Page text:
Survey Sampling Design
FF queried elicitation of non-experts about the prevalence of QRPs across methods they were familiar with, but hadn’t implemented themselves. Encouraged solid justification for doing this. The only reason that comes to mind for her is if increasing the sample size is the aim. But otherwise, QRP research seems to show that people are particularly forthcoming when it comes to self-reporting. So any arguments about issues around self-reporting affecting the prevalence estimates are basically moot.
LR noted that there is some recent work within the expert elicitation literature encouraging increasing the diversity of participants, and also that people tend to be more confident / trust in the scientific rigour of the disciplines in which they work.
- [ ] This point about eliciting judgments from non-experts is to be resolved.
Impact / severity elicitation
Precision in framing the scenario questions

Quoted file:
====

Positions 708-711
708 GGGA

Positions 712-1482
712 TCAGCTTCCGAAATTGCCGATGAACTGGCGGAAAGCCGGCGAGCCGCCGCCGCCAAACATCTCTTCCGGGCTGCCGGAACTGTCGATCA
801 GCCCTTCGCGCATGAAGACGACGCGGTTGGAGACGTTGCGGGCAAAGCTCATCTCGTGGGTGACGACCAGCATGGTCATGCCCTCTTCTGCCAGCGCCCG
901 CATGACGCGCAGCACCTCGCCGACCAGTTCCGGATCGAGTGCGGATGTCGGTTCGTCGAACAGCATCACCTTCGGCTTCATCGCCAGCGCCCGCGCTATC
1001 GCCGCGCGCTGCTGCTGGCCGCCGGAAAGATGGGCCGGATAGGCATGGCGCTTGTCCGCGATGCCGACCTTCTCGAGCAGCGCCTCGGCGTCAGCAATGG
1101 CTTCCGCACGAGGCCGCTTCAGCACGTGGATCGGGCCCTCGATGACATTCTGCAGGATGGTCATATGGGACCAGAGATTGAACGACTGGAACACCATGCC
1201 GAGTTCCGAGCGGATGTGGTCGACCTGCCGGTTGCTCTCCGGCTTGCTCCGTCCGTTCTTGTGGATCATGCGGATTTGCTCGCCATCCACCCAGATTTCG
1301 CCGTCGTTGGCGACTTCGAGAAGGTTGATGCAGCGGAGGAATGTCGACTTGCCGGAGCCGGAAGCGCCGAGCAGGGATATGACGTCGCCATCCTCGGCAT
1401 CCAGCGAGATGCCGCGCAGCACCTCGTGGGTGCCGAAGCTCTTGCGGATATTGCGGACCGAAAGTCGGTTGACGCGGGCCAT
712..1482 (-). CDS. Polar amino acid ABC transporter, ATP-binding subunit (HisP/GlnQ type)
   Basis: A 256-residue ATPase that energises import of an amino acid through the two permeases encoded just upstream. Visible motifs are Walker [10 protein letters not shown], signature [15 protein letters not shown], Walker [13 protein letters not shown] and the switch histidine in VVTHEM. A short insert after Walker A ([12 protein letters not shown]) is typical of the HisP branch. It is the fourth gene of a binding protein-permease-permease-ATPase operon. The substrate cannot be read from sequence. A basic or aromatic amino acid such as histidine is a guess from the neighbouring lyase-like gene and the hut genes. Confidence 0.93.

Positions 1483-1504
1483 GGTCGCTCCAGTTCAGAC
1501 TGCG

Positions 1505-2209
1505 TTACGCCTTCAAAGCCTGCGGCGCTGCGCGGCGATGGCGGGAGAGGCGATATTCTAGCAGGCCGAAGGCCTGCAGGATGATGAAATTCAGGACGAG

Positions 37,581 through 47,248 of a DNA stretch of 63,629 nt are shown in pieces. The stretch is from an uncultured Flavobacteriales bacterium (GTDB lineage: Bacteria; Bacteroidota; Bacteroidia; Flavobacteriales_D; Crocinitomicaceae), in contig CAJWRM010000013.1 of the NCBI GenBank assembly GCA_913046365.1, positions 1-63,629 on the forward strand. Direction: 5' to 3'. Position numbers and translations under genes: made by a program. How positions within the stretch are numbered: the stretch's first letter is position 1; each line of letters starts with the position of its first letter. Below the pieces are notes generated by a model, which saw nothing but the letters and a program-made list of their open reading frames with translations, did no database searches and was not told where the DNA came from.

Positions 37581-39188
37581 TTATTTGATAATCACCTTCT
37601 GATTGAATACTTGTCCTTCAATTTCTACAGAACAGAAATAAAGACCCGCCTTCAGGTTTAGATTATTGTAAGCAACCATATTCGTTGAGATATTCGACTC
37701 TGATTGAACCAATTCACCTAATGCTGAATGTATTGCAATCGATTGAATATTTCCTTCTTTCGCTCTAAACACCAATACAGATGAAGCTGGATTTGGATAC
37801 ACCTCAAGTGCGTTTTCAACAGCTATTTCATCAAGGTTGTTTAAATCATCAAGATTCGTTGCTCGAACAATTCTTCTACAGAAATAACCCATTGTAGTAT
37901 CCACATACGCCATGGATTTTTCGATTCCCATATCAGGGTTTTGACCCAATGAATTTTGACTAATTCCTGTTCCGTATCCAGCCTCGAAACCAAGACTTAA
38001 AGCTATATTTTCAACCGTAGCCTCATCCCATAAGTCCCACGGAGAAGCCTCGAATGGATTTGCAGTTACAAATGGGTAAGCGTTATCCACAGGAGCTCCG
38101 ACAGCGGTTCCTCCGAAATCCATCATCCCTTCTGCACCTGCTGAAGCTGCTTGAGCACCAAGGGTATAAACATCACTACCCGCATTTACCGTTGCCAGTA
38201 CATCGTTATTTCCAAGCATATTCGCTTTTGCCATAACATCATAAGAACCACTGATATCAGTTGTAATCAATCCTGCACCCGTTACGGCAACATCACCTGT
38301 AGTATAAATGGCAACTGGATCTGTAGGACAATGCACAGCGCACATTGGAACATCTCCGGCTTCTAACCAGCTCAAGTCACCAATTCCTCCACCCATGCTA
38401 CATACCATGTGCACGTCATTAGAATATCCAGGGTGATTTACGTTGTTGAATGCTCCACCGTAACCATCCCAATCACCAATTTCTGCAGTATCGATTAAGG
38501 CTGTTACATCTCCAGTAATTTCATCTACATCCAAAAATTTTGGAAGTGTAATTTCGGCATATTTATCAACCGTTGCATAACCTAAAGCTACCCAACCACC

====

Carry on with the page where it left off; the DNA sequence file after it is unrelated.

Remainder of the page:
Bayesian prior weighting questions, don’t need to be so precise, because otherwise you arejust eliciting information about people’s intuition of the influence of checking priors, when really you could very easily simulate this sort of thing to gain a true estimate of the impact of QRP’s around prior selection and prior-weighting selection. Being too precise doesn’t really capture any interesting information here.
That’s not to say that being more precise in framing the questions around might not make sense for the other methods under consideration….
Measures that we will be eliciting?
Distribution of uncertainty? But the mean could move.
Talk to Heini about what to do for SDMs. For example, what do we do when the outputs of SDM’s are maps? Is there a single measure or metric that can summarise this information?
We might not be able to compare across question sets if we do this…
FF suggests thinking about what conclusions can be drawn from the quantitative elicitation problem… And then thinking about whether it’s even worth doing this at all.
HF: this is going to take a hell of a lot of work in getting this survey set up properly. Especially because we want to ensure that when it comes time to aggregating across individuals, we want to make sure that any patterns we observe are not artefacts of the way we have framed or stated the questions.